This oral history interview is an intimate conversation between two people, both of whom have generously agreed to share this recording with Oral History Summer School, and with you. Please listen in the spirit with which this was shared.
This interview is hereby made available for research purposes only. For additional uses (radio and other media, music, internet), please inquire about permissions.
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This interview with Isobel Chiang was conducted on May, 18, 2018 at Drop, Forge and Tool in Hudson, NY as part of the Oral History Summer School. Isobel is a participant in the Oral History Summer School and a graduate student at the New School in New York City. In this interview she discusses growing up in Calgary, Alberta and attending an arts-based high school. Isobel tells the story of learning of her mother’s cancer diagnosis, her mother’s death and the lasting affect her indomitable spirt has had on her. She discusses the compassion of her mother’s doctor and the influence it has had on her. She also discusses the strong community she had around her growing up. Isobel talks about traveling the world, falling in love and the affect that had on her. She discusses her love for food and cooking and shares stories of significant meals she has had while traveling abroad. Isobel discusses her thoughts about parent/child relationships and wonders how well we can actually know people. She ends by sharing her strong stance on pro-choice issues that stem from her relationship with her mother.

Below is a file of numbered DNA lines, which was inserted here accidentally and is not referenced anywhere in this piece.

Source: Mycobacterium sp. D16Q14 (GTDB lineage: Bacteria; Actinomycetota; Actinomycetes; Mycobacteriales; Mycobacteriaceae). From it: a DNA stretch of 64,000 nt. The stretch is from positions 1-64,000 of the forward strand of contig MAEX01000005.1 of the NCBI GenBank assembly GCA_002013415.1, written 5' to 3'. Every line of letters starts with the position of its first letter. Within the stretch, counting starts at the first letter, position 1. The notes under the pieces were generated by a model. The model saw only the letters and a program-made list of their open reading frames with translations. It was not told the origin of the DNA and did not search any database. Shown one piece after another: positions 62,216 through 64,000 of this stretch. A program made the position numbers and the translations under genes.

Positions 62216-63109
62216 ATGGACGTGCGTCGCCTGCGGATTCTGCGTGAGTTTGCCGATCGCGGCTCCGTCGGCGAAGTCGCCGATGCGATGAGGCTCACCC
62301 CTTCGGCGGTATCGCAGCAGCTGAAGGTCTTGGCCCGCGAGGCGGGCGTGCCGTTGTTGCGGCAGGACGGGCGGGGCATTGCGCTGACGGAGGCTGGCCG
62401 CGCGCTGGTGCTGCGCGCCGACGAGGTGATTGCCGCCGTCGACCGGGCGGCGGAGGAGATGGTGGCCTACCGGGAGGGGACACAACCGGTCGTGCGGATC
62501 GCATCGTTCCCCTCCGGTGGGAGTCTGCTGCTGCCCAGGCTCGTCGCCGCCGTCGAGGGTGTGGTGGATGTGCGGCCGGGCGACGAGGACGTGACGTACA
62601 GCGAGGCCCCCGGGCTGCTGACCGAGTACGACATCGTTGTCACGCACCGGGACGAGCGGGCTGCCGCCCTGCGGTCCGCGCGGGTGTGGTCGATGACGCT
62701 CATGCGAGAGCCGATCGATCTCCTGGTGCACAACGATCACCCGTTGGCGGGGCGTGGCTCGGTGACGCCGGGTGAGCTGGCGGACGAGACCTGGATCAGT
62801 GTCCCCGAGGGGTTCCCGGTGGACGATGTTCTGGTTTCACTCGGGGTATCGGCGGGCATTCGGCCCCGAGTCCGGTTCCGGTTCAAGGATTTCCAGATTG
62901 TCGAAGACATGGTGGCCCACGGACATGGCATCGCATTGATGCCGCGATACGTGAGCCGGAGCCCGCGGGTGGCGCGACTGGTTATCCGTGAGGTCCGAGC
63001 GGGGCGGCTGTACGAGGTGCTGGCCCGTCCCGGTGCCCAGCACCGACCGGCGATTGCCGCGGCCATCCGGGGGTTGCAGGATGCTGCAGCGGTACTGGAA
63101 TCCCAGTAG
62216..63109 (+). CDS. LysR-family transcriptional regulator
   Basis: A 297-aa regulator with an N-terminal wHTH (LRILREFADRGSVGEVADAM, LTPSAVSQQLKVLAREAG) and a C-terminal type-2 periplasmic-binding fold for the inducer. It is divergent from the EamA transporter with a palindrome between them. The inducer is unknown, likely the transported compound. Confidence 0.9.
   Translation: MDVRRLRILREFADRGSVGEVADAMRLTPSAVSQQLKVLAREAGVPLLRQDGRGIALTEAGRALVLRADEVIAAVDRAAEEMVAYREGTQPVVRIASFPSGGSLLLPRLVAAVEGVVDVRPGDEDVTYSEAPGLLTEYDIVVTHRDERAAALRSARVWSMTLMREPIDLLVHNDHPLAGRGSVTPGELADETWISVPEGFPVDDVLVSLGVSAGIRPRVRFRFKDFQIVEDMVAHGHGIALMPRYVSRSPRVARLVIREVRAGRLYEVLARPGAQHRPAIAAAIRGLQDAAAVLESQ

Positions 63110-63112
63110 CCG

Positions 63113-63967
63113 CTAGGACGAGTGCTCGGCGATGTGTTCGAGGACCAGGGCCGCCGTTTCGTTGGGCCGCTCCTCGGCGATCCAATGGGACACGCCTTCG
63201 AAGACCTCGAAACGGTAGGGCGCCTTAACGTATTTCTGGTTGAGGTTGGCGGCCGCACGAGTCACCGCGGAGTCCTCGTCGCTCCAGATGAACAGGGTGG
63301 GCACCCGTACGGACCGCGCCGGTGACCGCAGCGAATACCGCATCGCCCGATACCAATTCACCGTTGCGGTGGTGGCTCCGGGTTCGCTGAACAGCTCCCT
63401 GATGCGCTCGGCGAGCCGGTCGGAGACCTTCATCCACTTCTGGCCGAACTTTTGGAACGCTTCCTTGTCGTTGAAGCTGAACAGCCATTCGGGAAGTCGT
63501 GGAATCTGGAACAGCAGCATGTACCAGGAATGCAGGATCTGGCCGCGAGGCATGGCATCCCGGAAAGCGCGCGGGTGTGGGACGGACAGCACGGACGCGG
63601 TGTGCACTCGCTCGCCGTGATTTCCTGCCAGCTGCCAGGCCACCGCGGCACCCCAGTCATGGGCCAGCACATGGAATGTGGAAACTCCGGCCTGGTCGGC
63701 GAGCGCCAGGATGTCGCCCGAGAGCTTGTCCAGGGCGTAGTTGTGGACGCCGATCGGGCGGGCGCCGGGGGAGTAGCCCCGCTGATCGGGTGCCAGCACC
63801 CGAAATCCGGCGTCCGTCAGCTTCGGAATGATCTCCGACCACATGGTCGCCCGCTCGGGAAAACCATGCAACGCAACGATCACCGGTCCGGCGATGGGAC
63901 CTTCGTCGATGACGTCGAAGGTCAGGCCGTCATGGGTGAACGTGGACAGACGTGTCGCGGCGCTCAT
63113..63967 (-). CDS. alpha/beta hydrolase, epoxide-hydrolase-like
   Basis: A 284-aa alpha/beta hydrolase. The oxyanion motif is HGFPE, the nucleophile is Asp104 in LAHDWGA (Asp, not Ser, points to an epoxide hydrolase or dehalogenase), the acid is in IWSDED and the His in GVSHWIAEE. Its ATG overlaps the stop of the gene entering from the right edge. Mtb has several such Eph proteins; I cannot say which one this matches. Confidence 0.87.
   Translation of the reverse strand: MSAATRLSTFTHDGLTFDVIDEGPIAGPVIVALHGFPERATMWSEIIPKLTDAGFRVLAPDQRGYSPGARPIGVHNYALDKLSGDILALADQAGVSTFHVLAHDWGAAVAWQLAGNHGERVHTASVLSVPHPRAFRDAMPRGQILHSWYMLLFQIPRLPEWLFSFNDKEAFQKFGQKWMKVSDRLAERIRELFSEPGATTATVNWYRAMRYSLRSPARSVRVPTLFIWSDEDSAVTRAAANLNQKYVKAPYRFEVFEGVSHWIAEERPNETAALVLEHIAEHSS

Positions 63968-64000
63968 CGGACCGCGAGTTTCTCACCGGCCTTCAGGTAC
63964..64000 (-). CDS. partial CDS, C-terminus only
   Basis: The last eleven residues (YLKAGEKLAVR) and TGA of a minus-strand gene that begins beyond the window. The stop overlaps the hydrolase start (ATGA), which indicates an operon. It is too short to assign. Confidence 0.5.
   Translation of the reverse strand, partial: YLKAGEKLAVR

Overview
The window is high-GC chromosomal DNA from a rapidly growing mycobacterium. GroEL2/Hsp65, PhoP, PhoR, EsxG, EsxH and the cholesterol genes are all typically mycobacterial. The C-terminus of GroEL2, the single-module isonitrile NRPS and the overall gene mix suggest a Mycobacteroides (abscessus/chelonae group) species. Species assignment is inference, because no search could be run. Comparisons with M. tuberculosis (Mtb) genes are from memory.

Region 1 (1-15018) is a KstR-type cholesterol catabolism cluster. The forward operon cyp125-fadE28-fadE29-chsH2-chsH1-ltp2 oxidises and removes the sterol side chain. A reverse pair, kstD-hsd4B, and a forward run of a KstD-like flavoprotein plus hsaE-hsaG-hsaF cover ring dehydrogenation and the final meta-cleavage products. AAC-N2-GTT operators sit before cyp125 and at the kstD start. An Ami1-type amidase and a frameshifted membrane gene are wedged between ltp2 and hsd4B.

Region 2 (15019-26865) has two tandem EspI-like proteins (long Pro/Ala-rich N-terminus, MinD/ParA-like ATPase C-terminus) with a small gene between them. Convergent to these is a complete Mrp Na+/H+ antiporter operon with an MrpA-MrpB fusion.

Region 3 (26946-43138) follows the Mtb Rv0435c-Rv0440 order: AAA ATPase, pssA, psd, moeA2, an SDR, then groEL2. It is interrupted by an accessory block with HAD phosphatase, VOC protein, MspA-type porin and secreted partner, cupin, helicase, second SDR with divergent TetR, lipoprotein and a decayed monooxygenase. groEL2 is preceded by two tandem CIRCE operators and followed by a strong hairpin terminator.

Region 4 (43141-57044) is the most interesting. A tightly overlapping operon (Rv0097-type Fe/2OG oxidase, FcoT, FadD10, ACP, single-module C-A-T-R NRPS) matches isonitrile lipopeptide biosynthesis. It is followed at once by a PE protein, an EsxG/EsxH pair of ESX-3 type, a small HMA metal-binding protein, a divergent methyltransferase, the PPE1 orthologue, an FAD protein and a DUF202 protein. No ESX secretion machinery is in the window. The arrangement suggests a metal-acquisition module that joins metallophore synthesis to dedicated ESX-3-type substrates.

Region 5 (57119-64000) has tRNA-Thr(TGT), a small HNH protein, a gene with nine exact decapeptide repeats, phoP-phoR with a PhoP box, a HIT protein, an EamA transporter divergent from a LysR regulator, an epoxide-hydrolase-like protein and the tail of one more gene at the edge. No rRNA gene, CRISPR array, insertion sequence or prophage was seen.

This interview may be of interest to those wanting to know about life in Calgary; who have lost a loved one; those who desire to study medicine; world travel; feminism; food and cooking; journalism; child/parent relationships; and pro-choice advocacy.
Mark Menjivar is an Assistant Professor in the School of Art and Design at Texas State University where he teaches 4D foundations and Social Practice. His art practice explores diverse subjects through photography, archives, oral histories and objects while emphasizing dialogue and collaboration. He is also a licensed social worker in the State of Texas.
This interview is hereby made available for research purposes only. For additional uses (radio and other media, music, internet), please click here to inquire about permissions.
Oral history is an iterative process. In keeping with oral history values of anti-fixity, interviewees will have an opportunity to add, annotate and reflect upon their lives and interviews in perpetuity. Talking back to the archive is a form of “shared authority.”